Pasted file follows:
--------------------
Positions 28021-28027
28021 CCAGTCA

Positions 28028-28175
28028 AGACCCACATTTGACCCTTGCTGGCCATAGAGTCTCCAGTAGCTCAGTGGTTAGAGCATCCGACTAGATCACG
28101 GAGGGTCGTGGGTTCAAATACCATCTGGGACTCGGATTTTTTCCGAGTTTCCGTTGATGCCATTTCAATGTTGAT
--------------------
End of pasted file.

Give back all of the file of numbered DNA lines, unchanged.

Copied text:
Positions 28021-28027
28021 CCAGTCA

Positions 28028-28175
28028 AGACCCACATTTGACCCTTGCTGGCCATAGAGTCTCCAGTAGCTCAGTGGTTAGAGCATCCGACTAGATCACG
28101 GAGGGTCGTGGGTTCAAATACCATCTGGGACTCGGATTTTTTCCGAGTTTCCGTTGATGCCATTTCAATGTTGAT